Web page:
ActorsStarring: Katee Sackhoff, Karen Gillan, Brenton Thwaites, James Lafferty, Rory Cochrane, Kate Siegel, Garrett Ryan, Katie Parker, Miguel Sandoval, Annalise Basso
A woman tries to exonerate her brother's murder conviction by proving that the crime was committed by a supernatural phenomenon.
Sometimes, films don’t have to be provocative, or prove a point, or leave you pondering on their meaning for days afterwards. Sometimes, you just want a film to fulfil it’s purpose and nothing more-whether that’s to make you laugh, to make you cry, or, in the case of Oculus, to scare the living daylights out of you.
Yup, Oculus, the supernatural thriller released last year, might not be the kind of film that lingers in your mind, but it’s packed with moments to have you nervously checking the bathroom mirror-or, rather, just throwing out every mirror in your house, because those things can only cause trouble.
The plot revolves around a pair of siblings, Kaylie and Tim, who are forced to watch their parents driven to the point of homicidal insanity by a mysterious mirror. After Tim winds up in a psychiatric hospital after the event, Kaylie decides that she will destroy the mirror at any cost, with the sibling’s experience as kids and their experience as adults running side by side as the film moves towards a predictable but satisfying ending.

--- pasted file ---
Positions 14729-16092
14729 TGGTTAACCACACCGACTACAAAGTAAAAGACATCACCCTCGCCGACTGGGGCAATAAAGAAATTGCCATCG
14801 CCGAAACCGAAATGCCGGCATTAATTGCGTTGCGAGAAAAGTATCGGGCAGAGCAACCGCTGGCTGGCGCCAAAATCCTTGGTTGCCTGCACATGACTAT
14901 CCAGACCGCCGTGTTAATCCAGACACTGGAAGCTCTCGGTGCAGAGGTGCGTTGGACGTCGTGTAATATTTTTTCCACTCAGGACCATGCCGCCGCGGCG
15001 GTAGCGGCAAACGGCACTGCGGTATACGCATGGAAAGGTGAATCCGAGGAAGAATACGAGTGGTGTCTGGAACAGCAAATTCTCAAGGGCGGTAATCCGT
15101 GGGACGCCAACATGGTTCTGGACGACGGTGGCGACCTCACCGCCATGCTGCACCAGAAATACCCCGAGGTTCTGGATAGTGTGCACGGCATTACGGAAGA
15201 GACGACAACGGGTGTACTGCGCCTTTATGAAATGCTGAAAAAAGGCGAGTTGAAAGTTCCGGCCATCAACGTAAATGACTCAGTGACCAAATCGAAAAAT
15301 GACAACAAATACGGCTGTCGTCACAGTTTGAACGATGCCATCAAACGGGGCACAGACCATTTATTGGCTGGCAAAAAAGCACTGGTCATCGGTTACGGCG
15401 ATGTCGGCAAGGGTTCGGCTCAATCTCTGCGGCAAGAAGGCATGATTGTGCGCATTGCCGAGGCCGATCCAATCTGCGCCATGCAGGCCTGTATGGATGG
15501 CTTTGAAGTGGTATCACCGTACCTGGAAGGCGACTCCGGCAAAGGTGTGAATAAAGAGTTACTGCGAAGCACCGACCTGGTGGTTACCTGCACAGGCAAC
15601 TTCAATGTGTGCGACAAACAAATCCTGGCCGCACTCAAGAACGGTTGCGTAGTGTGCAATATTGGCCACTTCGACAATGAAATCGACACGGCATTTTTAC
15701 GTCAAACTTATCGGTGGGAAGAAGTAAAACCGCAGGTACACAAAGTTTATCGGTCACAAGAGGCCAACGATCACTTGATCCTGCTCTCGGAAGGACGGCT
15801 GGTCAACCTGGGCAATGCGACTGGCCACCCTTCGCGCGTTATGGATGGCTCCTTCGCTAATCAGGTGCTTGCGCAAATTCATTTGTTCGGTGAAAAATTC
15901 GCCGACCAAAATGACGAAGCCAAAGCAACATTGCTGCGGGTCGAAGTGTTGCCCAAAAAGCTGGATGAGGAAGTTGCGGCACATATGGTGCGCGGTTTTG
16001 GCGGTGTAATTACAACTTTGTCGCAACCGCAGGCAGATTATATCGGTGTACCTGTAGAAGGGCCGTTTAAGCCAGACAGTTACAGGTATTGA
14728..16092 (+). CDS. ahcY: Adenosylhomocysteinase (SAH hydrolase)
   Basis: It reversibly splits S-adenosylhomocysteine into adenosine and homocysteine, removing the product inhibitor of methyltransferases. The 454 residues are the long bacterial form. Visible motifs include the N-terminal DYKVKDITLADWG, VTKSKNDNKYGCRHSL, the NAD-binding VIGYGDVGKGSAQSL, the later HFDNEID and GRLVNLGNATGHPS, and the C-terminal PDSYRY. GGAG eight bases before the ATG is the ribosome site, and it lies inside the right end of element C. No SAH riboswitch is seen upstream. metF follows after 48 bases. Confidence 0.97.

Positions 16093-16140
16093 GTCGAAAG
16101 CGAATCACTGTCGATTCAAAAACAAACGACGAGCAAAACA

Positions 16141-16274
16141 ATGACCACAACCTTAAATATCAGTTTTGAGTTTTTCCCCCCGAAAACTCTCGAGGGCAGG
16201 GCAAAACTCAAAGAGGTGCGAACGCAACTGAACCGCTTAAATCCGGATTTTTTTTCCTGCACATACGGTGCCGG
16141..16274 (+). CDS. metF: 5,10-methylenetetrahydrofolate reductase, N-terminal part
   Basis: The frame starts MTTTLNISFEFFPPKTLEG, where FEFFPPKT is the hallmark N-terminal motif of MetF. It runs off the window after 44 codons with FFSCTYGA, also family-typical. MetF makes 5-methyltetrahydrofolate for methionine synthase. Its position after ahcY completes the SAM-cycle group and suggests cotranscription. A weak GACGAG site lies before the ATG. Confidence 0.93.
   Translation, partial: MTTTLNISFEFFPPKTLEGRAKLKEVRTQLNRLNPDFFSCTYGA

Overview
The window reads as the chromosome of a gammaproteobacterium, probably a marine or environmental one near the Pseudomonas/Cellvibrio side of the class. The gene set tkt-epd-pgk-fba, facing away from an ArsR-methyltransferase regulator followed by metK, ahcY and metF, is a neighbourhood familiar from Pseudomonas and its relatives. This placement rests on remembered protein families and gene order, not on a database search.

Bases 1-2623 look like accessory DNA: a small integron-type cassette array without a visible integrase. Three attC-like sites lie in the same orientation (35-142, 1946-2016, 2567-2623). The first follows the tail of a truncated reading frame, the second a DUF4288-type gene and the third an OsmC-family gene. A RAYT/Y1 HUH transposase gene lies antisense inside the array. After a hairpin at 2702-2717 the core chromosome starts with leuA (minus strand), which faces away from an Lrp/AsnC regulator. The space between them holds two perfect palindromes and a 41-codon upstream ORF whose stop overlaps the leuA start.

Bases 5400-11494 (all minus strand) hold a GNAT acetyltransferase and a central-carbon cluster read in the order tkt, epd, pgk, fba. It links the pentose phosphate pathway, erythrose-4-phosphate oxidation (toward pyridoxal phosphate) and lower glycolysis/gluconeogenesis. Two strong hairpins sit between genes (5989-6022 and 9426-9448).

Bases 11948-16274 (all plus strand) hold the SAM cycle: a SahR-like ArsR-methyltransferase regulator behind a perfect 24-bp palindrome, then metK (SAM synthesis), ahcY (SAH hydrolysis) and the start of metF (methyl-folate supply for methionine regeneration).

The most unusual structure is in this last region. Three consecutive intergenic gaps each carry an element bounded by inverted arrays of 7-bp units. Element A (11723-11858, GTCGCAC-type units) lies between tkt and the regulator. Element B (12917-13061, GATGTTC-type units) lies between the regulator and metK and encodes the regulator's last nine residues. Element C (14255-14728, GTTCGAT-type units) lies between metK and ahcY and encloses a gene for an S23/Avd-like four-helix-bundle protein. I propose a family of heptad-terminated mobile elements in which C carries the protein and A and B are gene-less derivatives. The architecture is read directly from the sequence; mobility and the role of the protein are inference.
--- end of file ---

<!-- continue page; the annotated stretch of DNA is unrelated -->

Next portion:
I think the biggest strength on show in Oculus is how well the director, Mike Flanagan, understands the trope of the haunted *insert item here* sub-genre. He obviously knows that he can’t avoid every single one, but by running the two stories side by side, with each informing the other, gives the plot a choppy, disorientating feel- as both timelines overlap more and more, that uncomfortable sense of not being able to get a foothold makes up for any bad-dream-jump-scares that pepper the movie. The exposition is expertly worked in, and before you can get your footing you’re thoroughly invested in a movie that’s actually pretty predictable when you think about it. Oculus was based off an earlier short film that Flanagan directed, and it’s clear that the story and the style has had some time to gestate, with a real sense of polish throughout. Strong production values give Oculus the automatic box-tick of looking like a really great movie, and interesting direction keeps it visually interesting.
But the real stars of this show are the performances. Karen Gillan as the older Kaylie is the standout, any memories of her stint on family show Doctor Who long forgotten with a precise, neurotic, obsessive performance that borders on disturbing. The inimitable Katee Sackhoff, in what acts as a mirror image to Gillan’s performance, delivers a powerful and moving bit of character work in the few scenes we have with her, and the male members of the main cast both do a great job as the uneasy, theoretically sane counterparts to their female co-stars.
It’s not going to change the face of the horror industry, but Oculus is still a slickly made, appropriately scary performance in tension-building. It’s a perfect example of horror not having to be boundary-pushing to be really entertaining and competently made, and other filmmakers aiming to do something similar should take some serious notes.